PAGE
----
Thursday, April 9, 2015


While watching a sunset with Harold, Maude sees a flock of seagulls and refers to Dreyfus. Alfred Dreyfus (1859-1935), a Jewish officer in the French army, was wrongly convicted of treason in 1894, and sentenced to life in solitary confinement on Devil's Island (a penal colony off the coast of French Guiana). He was pardoned five years later, and ultimately exonerated when the evidence against him was proved false. The incident is seen by most historians as a revelation and indictment of French antisemitism, and its implications for French Jews still reverberate in France. The Dreyfus conversation coincides with Harold seeing Maude's concentration camp tattoo for the first time, which juxtaposes two of the most infamous instances of institutionalized European antisemitism of the nineteenth and twentieth centuries and strongly implies that Maude had been a Jewish concentration camp prisoner during World War II.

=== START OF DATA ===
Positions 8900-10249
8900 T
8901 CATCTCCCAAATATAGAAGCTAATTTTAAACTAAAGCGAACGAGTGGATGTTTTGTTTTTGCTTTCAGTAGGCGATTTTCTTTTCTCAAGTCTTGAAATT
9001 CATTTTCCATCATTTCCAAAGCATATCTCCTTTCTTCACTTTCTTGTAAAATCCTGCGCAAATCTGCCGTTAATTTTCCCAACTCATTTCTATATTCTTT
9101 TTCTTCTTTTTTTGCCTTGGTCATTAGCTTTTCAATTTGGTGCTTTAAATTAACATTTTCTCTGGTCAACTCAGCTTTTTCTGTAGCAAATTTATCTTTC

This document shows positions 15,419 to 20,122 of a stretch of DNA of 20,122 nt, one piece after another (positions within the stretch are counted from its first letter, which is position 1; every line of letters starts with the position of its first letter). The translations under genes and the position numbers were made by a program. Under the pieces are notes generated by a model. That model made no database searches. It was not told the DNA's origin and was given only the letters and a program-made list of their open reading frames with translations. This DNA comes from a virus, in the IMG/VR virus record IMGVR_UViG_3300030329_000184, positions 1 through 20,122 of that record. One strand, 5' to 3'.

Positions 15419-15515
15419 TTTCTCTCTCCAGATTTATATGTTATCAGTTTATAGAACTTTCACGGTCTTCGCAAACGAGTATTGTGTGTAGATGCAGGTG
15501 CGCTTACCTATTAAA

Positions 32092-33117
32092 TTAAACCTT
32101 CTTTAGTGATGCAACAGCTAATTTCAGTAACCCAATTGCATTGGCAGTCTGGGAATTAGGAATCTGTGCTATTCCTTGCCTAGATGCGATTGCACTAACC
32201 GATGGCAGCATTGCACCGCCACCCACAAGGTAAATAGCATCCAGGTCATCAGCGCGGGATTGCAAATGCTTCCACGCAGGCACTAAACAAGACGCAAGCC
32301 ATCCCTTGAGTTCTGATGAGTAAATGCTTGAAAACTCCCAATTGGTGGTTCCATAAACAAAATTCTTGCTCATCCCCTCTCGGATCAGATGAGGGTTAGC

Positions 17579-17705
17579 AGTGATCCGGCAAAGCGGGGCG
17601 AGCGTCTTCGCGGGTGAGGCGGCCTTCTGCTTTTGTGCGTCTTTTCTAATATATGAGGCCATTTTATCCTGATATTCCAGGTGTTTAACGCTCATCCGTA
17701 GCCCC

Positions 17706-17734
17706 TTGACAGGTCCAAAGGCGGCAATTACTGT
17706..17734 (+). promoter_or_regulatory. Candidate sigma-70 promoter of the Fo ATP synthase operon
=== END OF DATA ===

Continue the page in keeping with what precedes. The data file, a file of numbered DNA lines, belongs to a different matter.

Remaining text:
The Holocaust Encyclopedia resource on the website for the United States Holocaust Memorial Museum in Washington, D.C., says that tattoos of serial numbers were given only (and specifically) to prisoners at the Auschwitz complex of concentration camps (which included Auschwitz I [Main Camp], Auschwitz II [Auschwitz-Birkenau], and Auschwitz III [Monowitz and the subcamps]) who had been selected for work. Prisoners at other Nazi concentration camps were not tattooed; neither were prisoners at Auschwitz who were selected for immediate extermination instead of a work detail. The purpose of the tattoo was for the Nazis to have a system by which they could identify the bodies of prisoners after their deaths.